Federal limo regulations stall out
Two years ago Tuesday, a limousine hurtled through the parking lot of the Apple Barrel Country Store in upstate Schoharie, killing its driver, all 17 passengers and two pedestrians. The ensuing state and federal investigations turned up shocking violations of law. The driver was not licensed to drive commercial vehicles carrying that many passengers and had enough tickets that, barring a clerical error, his driver’s license would have been suspended. The company had so many vehicles considered to be in poor repair that it should have ceased operations under federal law. And the limo itself had been cited repeatedly for malfunctioning brakes and had its insurance coverage canceled six times in the year before the accident.
There were multiple failures, including the lack of state and federal laws that would have increased safety.
On the state level, many of the recommended laws were passed. New York limo passengers must wear seat belts, the state can revoke registrations of vehicles that do not meet federal safety standards, and immediately suspend the registration and seize license plates of any altered limousine operating in violation of safety requirements. Also, limo drivers must have an appropriate commercial driver’s license and pass drug and alcohol testing for limousine drivers, and the Department of Transportation can seize any stretched limousine with an "out of service" defect.
But on the federal level, attempts at legislating a crackdown have failed. Some regulations passed in the House, but only as part of a $1.5 trillion infrastructure bill that never moved in the Senate.
Attempts to get them included in the one-year reauthorization of the FAST Act, the law governing the country’s transportation operations which itself was tucked into the temporary funding authorization passed last week to keep the government open, fell victim to the politics of President Donald Trump and the GOP.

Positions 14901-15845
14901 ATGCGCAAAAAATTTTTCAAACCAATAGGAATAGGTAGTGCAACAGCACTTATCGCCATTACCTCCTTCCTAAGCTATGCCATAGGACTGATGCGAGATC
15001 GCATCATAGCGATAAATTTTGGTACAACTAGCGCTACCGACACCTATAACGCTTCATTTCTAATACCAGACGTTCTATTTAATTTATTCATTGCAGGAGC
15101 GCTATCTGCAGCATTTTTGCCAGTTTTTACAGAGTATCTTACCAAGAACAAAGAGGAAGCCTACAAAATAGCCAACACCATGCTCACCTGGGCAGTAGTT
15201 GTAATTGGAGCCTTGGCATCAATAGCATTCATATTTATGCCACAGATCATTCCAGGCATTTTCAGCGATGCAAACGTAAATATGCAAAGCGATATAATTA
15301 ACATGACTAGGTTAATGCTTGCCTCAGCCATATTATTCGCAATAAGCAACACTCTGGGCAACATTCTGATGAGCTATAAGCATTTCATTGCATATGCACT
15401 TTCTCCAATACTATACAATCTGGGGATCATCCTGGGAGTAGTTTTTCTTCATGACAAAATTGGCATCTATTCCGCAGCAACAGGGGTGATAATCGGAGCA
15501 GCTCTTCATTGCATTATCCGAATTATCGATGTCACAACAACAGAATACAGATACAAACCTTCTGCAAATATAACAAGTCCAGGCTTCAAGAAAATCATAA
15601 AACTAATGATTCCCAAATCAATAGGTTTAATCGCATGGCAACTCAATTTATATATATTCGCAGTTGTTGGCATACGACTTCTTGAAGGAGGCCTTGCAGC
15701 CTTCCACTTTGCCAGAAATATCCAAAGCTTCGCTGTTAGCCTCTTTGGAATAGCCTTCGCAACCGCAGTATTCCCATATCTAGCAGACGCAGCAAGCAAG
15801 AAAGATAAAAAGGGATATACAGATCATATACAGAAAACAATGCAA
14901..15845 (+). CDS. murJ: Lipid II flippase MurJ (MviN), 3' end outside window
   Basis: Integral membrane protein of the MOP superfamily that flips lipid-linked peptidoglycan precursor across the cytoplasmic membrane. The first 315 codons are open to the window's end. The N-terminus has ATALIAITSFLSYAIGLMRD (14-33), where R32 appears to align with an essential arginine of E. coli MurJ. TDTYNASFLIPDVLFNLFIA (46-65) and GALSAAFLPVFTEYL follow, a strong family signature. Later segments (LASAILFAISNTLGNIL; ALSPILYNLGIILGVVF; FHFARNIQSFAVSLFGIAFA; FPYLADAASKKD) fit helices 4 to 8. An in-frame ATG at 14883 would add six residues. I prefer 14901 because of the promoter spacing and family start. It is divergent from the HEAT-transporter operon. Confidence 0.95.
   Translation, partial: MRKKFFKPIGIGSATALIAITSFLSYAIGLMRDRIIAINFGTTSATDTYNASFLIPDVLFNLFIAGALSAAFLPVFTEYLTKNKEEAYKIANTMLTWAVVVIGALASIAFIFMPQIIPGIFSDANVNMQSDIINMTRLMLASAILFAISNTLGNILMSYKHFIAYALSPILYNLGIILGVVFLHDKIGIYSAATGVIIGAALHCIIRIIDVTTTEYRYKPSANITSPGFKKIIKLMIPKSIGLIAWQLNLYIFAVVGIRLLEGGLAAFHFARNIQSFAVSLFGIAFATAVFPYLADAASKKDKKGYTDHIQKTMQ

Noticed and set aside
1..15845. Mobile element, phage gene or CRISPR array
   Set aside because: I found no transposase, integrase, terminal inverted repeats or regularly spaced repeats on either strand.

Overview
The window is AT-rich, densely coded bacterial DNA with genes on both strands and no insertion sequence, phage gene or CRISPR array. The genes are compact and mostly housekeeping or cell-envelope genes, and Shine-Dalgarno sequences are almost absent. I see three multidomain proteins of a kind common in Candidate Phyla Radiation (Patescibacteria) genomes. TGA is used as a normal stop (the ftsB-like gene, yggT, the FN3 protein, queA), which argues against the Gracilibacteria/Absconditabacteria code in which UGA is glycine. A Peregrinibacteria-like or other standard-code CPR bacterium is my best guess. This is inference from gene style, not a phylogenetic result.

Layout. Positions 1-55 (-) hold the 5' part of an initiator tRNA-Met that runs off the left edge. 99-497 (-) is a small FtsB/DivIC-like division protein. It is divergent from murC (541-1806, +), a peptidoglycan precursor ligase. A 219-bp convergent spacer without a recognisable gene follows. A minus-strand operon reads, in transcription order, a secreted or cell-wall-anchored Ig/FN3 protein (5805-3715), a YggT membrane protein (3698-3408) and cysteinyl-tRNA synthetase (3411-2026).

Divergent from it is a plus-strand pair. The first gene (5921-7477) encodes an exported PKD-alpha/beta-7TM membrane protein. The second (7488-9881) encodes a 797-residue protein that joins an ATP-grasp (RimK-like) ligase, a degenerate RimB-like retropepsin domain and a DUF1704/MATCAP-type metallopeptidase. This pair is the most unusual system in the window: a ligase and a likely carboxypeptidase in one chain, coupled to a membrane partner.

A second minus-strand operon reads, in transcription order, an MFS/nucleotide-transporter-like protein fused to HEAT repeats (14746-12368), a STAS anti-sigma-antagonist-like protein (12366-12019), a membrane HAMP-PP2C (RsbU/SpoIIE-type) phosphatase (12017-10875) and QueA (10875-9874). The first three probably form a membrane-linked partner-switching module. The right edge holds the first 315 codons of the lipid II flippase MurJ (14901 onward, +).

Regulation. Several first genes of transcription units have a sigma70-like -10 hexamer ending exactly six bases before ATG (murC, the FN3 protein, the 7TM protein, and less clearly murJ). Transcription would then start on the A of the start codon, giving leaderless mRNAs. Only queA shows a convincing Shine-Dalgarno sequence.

A spokesman for Sen. Chuck Schumer said that with Trump and his circle so focused on eliminating regulations, there is no appetite for new oversight of the limousine industry … or any other industry.
—Lane Filler @lanefiller
Political advertising for CD1 in this cycle might reach the saturation point earlier than usual. Dueling ads were released Tuesday by the Democratic Congressional Campaign Committee making the Nancy Goroff case against Lee Zeldin, while Zeldin’s campaign dipped into the incumbent’s coffers.
The DCCC’s ad buy in the district focused on the pandemic, branding Zeldin’s response as "politics" and highlighting the relatively high number of cases that occurred in Suffolk County.
Zeldin put up an ad focusing on law enforcement issues and doubling down on his nickname for Goroff, "Radical Professor." The nickname business, which Zeldin used to good effect last cycle with the opponent he dubbed "Park Avenue Perry" Gershon, can also be seen in a Zeldin campaign website, www.radicalnancy.com.
The race is grabbing national attention beyond the DCCC’s ad dollars. Zeldin also has a Zoom fundraiser scheduled for Wednesday with special guest Donald Trump Jr., featuring a portion of time for VIP sponsors at $2,800 a pop and the rest for $20 general admission viewers.
Next week, Zeldin will Zoom fundraise with Dr. Ronny Jackson, the former White House physician whom President Donald Trump wanted for the head of Veterans Affairs before Jackson withdrew his name in light of allegations of on-the-job misconduct. Jackson is running for Congress in Texas and, like Zeldin, has gotten some boosts from Trump Jr. and the Trump clan more generally.
It sounds like it won’t be the end of the boldface attention for CD1.
"Some more big names coming up on the virtual front as well," said Zeldin campaign spokeswoman Katie Vincentz.
—Mark Chiusano @mjchiusano
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Land of Waste
As the scheduled closing of the Brookhaven landfill in 2024 creeps closer, the mounting concerns about what to do with Long Island’s municipal solid waste and construction debris pile higher. On Tuesday, the Long Island Association hosted a webinar prosaically called "The Future of Waste Disposal on Long Island."
While much of the discussion focused on using rail to take garbage off the Island, Stony Brook University professor Lawrence Swanson injected some imagination into the conversation with a pitch for "new opportunities for recyclable materials."
—Michael Dobie @mwdobie